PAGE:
Live Review | All Tomorrow Parties curated by Jeff Mangum, Butlins, Minehead, UK, 09-11.03.12
Any festival is an interactive adventure game: you make your choices (Turn left? Turn right? This band? That band? Fight troll? Have a lie-down?) at any given point and you plough your own path through its varied offerings, carving out an experience that is unique to you alone. But ATP has always seemed a more collective experience than most. Maybe it’s simply because there are fewer options at any given point in time, fewer bands playing for fewer hours in the day and on only three stages (although that doesn’t take into account the extra-curricular activities available: the swimming, bowling, arcade games, pub grub, pop quizzes, book clubs etc). It’s like when there were only four channels available on TV: you knew that just everyone would’ve watched last night’s episode of Doctor Who and would be talking about it in class the next day. Here everyone’s buzzing with the thrill of Boredoms‘ performance, chuffed by The Fall delivering the goods, and – gallingly for me, who missed it – enthusing about the intensity and ohmigod specialness of festival curator Jeff Mangum’s solo set. However, even given the communal heterogeneity of the ATP experience (and this one at first glance screams “just gimme indie rock!” for all its little white boy lungs are worth), you can still pick and choose a route to make your festival less dewy-eyed, glory years rerun and more an opportunity to chance upon extraordinary music.
If you wanted to trace a Wire-ish path through the weekend, for example, you could follow the breadcrumb trail of ‘contemporary’ music laid by the avant-genii likes of the Sun Ra Arkestra, Roscoe Mitchell, Group Doueh, Matana Roberts/Seb Roachford, Blanck Mass, Earth, Demlike Stare, even a performance of Gavin Bryars’ ‘Jesus Blood Never Failed Me Yet’ by the American Contemporary Music Ensemble and it would be blindingly clear that my indie-boy slur on Mangum’s sensibility has been skewed by the headliners. You could equally well stick to current women-centred excellence by seeking out the eerie aceness of Canadians Yamatanka//Sonic Titan, all Noh-theatre make-up, fluttering fans and drama; the elemental lyricism of Joanna Newsom; Versus’ proto-Mathy magic; Feathers’ psychedelic dream pop [presumably NOT the psychedelic dream pop of all-female Brisbane band Feathers, though? – Ed]; you could worship at the feet of rock goddesses Mimi from Low, Eleni of The Fall, Boredoms’ Yoshimi P-We and, er … OK, so the womanly side of ATP isn’t that much in evidence after all: let’s have a female curator next time, eh?
In fact, in the end, by failing to catch Sebadoh or either of Mangum’s sets, my ATP doesn’t much resemble the early 90s wallow-fest the line-up first suggests. I manage to miss Mangum’s first set in a combination of just-got-here high spirits, long queues and disorientation that the main stage – which is usually situated in the middle of a gigantic turreted pavilion, surrounded by bars, Burger King and covetable band merchandise – has been moved upstairs. ‘Centre Stage’ is yer typical Butlins glitter-ball and glass venue which has surprisingly excellent sound and tiers of seats and tables above the dancefloor for those as want. Which, at some point in the whirl of bands and alcohol and more bands and more alcohol, most people do. It turns out that there will be no bands on in the pavilion all weekend, a fact that enrages at first because it means that there will be no wandering in and out at will during the most popular acts, and which inevitably leads to increased queues and schedule-anxiety. But by the end of the weekend it’s clear that the decision was a good one: the sound is much better and the atmosphere more intimate in the Centre Stage space; it would’ve been a shame to lose utterly blusterless acts like Magnetic Fields, Joanna Newsom or even, presumably, Jeff Mangum, in the unenclosed vastness of the pavilion.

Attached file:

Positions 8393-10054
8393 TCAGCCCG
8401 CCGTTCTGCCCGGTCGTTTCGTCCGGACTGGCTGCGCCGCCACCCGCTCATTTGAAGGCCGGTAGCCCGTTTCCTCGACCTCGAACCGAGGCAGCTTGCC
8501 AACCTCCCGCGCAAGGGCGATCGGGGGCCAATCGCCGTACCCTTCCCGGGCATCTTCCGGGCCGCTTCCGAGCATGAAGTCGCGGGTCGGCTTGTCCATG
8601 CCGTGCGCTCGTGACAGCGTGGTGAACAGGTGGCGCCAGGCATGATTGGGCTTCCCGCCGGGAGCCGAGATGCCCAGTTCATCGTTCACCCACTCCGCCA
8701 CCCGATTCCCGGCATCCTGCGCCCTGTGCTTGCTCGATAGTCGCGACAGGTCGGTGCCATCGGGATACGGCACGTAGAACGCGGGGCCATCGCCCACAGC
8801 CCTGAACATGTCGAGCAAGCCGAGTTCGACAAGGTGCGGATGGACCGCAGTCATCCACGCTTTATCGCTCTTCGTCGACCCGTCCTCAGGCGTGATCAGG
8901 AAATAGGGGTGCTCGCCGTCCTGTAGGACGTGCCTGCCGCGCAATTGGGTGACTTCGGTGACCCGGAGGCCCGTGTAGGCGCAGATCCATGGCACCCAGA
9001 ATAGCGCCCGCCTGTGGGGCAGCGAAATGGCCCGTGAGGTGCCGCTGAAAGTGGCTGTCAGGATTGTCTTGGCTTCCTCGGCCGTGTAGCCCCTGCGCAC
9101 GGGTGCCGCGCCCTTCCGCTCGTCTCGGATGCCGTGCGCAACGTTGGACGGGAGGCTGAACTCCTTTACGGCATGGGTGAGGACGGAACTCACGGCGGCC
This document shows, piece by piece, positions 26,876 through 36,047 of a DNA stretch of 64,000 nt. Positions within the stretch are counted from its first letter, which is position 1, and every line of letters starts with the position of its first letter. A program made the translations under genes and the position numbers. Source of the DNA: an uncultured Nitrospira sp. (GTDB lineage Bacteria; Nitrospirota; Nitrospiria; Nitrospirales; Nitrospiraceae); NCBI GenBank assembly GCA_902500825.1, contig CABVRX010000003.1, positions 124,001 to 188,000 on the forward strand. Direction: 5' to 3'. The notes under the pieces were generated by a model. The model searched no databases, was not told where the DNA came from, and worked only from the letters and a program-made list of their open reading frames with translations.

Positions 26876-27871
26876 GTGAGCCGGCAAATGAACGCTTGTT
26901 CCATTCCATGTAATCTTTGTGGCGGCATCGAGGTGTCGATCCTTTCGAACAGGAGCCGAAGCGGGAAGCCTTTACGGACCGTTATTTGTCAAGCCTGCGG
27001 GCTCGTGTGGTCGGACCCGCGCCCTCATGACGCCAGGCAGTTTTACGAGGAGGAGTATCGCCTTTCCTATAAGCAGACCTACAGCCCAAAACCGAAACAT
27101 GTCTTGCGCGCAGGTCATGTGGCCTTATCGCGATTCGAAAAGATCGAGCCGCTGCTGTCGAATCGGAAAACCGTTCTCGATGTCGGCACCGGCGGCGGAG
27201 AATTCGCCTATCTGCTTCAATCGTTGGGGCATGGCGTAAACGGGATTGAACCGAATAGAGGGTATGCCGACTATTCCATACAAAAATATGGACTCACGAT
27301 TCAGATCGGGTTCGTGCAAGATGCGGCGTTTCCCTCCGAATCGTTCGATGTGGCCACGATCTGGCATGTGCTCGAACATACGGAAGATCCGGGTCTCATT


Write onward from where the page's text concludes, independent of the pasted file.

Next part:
I say presumably because my weekend is bookended by a similar defeat at the feet of the interminable queue to see him close the festival: a queue created by the decision to boot every last punter out of the venue before he plays and which results in a line of weary festival-goers waiting to get back into the room they’d just vacated, a queue trailing from the barriers of Centre Stage, all across the pavilion, along past slot machines and the bowling alley, out of the doors the other side, past the security line-up, and straggling off into the night. I walk past it and carry on walking back to the chalet and bed.
The other immediate annoyance is that Friday night’s line-up is both full-on and full of teeth-grinding schedule-clashes. The Raincoats overlapping with The Fall?! Young Marble Giants directly up against Joanna Newsom? Thurston Moore versus Half Japanese? Minutemen main men at the same time as Jon Spencer’s Blues Explosion? It’s like some kind of aging hipster bad dream, a test of loyalty and taste set up by a maniacal Cowell-a-like demon to poke the X Factor haters in their most tender of fanboy places. In the end we just have to make our choices, set our hearts against regret and go for it.
By the way, spot the odd one out in that list. Yes, Joanna Newsom is young, female and current. Everyone else, even the two outfits which are still producing new music, The Fall and Thurston Moore, are trading to some extent on past glories, are bands who maybe we’d really rather be TARDIS-ed back to watching in 1978 or 1988. There are even bands who’ve washed up here outside of their time and without their frontmen (Sun Ra Arkestra and The Magic Band: neither of whom I saw but SRA at least seemed to bring the razzle and send folk bouncing out happy after their set).